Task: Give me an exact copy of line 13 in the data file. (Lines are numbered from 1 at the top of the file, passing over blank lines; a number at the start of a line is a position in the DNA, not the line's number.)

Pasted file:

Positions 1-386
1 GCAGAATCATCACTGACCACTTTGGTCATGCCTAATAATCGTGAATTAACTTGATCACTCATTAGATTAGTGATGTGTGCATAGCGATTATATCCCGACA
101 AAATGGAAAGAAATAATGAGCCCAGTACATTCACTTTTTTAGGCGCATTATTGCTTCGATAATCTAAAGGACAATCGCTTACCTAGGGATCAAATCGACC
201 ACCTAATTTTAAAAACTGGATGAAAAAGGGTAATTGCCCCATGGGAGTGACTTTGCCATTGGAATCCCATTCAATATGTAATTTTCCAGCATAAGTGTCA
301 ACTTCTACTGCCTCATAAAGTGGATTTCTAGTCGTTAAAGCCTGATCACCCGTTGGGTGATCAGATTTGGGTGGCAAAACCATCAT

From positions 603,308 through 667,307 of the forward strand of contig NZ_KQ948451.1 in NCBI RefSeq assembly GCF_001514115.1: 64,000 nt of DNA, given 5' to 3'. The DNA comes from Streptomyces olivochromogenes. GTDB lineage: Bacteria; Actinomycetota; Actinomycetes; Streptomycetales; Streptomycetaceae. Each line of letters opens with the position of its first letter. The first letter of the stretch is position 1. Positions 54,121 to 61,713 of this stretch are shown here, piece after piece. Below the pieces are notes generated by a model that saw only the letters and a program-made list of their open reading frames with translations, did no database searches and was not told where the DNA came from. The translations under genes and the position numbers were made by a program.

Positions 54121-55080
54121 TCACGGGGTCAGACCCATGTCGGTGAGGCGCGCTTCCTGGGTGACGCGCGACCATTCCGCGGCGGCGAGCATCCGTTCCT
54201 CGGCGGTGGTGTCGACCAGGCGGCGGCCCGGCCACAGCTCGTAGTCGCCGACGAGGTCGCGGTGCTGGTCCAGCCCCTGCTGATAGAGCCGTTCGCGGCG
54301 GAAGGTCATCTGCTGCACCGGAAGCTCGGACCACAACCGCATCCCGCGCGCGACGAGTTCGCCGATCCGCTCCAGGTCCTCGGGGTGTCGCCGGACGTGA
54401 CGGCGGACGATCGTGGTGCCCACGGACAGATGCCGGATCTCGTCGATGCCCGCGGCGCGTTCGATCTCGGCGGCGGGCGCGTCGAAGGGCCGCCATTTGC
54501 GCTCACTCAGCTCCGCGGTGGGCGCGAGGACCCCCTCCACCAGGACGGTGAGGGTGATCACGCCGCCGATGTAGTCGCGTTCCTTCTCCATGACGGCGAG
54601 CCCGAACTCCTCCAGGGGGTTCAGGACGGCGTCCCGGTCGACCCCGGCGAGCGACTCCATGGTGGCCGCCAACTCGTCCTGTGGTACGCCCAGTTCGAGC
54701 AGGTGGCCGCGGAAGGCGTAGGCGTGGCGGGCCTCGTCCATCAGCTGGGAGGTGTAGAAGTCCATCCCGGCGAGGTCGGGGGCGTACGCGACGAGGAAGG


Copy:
54601 CCCGAACTCCTCCAGGGGGTTCAGGACGGCGTCCCGGTCGACCCCGGCGAGCGACTCCATGGTGGCCGCCAACTCGTCCTGTGGTACGCCCAGTTCGAGC